Monday, April 12, 2004

Love & the Impedance Mismatch of Transmission Lines

Love & the Impedance Mismatch of Transmission Lines

When one is young, one has so much to prove--to one's family, to one's peers and to the world at large. Great amounts of energy are used to attain an academic qualification, to build a successful career and to start a family. And in going through all these experiences, one's character is built. Valuable lessons are learnt.

In a previous posting, I wrote how the ferocity of our youth can be compared to the flow of a river near its source--the flow of water as it rushes and dashes against rocks and all other obstacles in the way. We use up so much of our energy in our youth chasing things we think are important--the career, the car, the house and the life partner. And many of us still have more to spare: We release them in discotheques, in sports and for many, in acts of recklessness.

A healthy person would have achieve some measure of stability and equilibrium when all his or her energies are transformed into love and channelled into nurturing the wellbeing of a family and a career. We build beautiful families and contribute to society through our chosen vocations. If there's excess energy, it is diverted into creative works which become treasures of society and humanity. The circuit is closed: energy is released back into the universe. A beautiful ecosystem of love results.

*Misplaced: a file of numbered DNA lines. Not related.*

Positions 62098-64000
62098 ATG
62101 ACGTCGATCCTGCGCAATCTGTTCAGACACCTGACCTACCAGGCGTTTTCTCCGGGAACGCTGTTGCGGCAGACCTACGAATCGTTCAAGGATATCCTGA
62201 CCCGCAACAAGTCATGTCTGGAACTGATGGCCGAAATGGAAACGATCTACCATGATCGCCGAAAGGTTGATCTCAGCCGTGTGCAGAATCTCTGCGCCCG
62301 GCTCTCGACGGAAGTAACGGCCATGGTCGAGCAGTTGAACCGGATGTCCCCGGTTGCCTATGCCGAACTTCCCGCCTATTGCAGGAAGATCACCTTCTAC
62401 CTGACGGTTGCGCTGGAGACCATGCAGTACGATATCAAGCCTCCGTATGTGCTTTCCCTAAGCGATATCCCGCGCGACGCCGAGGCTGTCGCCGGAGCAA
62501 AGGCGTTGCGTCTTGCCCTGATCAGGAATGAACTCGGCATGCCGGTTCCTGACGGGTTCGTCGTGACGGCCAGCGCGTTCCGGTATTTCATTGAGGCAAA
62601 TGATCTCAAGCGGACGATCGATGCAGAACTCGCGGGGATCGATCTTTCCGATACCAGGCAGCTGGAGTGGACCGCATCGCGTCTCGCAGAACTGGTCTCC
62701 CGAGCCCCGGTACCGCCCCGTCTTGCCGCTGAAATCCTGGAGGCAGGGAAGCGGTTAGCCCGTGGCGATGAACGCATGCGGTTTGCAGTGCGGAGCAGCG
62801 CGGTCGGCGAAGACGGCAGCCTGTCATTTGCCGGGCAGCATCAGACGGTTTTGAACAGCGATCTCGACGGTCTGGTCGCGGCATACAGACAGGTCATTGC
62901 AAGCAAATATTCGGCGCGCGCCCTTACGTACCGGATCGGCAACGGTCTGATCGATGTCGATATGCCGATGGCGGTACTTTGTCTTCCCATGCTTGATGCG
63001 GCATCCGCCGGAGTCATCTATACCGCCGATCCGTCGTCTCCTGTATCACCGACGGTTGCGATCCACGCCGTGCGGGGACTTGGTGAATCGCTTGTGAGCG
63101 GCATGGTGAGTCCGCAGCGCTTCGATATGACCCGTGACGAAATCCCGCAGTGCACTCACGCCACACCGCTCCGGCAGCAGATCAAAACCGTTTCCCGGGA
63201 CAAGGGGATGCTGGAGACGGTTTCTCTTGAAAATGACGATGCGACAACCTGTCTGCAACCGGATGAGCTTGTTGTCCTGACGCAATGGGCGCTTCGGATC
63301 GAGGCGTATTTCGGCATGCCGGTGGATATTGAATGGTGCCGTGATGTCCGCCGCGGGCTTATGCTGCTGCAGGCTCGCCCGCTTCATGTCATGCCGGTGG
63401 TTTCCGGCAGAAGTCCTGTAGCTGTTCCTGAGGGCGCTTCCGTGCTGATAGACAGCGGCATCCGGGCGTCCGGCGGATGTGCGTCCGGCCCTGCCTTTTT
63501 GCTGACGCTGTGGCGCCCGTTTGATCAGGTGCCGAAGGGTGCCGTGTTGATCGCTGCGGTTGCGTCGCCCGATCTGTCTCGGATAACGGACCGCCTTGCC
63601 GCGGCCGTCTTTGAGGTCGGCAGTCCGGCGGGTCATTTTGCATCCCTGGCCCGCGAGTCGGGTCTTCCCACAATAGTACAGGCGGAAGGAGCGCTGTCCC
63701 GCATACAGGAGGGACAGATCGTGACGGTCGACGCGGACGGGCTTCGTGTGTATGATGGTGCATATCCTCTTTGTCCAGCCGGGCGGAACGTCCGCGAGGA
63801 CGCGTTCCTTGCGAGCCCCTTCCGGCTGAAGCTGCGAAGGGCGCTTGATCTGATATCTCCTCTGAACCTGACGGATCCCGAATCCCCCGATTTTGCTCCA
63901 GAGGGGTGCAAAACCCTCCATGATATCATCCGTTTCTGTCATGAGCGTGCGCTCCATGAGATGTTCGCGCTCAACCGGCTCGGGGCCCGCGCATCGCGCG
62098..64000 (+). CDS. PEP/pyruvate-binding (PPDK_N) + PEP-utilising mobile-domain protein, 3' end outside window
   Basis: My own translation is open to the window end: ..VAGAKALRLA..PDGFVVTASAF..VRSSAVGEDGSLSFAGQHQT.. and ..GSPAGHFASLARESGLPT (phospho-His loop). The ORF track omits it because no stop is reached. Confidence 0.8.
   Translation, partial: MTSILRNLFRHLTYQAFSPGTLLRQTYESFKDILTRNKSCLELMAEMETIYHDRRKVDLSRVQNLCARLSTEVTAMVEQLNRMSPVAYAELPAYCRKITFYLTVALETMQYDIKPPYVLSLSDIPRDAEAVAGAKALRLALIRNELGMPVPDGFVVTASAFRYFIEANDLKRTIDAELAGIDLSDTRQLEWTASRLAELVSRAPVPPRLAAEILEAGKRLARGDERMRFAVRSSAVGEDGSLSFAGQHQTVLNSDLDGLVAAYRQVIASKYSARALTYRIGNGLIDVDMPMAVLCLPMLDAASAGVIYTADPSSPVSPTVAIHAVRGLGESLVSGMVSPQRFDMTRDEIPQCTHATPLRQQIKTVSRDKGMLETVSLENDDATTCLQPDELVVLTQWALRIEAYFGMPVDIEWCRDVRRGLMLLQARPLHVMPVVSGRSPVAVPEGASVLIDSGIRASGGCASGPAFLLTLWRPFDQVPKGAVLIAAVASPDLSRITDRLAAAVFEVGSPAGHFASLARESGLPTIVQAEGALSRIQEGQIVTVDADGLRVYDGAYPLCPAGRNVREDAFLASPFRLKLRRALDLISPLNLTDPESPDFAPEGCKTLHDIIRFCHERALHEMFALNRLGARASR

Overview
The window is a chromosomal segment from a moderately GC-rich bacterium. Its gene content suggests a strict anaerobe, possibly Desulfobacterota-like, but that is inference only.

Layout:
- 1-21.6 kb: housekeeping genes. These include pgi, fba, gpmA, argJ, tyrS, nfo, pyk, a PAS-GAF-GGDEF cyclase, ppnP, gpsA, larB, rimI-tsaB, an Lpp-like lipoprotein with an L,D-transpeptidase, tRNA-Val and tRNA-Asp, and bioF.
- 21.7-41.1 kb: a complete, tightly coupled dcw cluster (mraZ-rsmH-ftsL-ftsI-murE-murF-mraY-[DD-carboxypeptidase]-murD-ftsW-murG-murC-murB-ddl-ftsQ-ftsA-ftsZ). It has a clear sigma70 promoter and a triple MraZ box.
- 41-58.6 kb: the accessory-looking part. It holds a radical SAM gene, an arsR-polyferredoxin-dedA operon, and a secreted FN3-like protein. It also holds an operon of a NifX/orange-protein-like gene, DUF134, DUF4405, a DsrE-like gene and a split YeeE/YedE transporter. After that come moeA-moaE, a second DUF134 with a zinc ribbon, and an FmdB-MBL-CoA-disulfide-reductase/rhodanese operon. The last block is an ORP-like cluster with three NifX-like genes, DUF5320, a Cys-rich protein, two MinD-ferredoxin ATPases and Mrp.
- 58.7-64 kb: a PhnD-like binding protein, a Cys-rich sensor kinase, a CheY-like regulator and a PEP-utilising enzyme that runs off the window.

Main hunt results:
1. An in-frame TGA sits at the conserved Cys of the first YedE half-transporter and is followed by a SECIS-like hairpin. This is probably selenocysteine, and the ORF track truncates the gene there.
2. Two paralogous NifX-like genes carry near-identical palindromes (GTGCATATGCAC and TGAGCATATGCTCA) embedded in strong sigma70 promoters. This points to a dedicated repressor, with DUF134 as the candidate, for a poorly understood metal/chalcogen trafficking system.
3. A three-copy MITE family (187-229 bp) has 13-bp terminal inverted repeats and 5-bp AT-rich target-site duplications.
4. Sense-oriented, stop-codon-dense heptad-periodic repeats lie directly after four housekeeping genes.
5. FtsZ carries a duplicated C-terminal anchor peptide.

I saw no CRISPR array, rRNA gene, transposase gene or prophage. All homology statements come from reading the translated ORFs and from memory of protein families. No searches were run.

The danger comes when the circuit is imperfect--when there's a disjoint somewhere in the chain. Electrical engineers would say, there's an impedance mismatch--signal reflection, attenuation and noise would result. Husbands and wives do not talk; children avoid their parents; people do not find fulfilment in their jobs anymore.

Energy that cannot flow within the ecosystem of love has to find an outlet somewhere. Anger, hurt and resentment would arise. We hurl ourselves into reckless relationships, with the hope of finding a resolution to all these negative energies. The ecosystem, the circuit of love becomes broken.

How do we avoid all that? Are all relationships plagued by "impedance mismatch"? Not necessarily so. Two transmission lines face impedance mismatch because they cannot self-tune themselves. They cannot readjust their own impedances to minimize noise and attenuation.

But we can. Both sides can attempt to readjust their own behaviour to bring impedance mismatch to a minimum. Therein lies the key to a successful relationship.

Unfortunately this is easier said than done. It only works well when this self-tuning occurs on both sides. In reality, we often behave as stubbornly as those dumb transmission lines. We'd rather reconnect ourselves elsewhere than to attempt to correct our existing circuits.

We are blessed with the ability to adapt and self-correct. Perhaps that's the greatest gift that we human beings possess. I think we can--and we should--do a lot better than cold hard pieces of copper wires.

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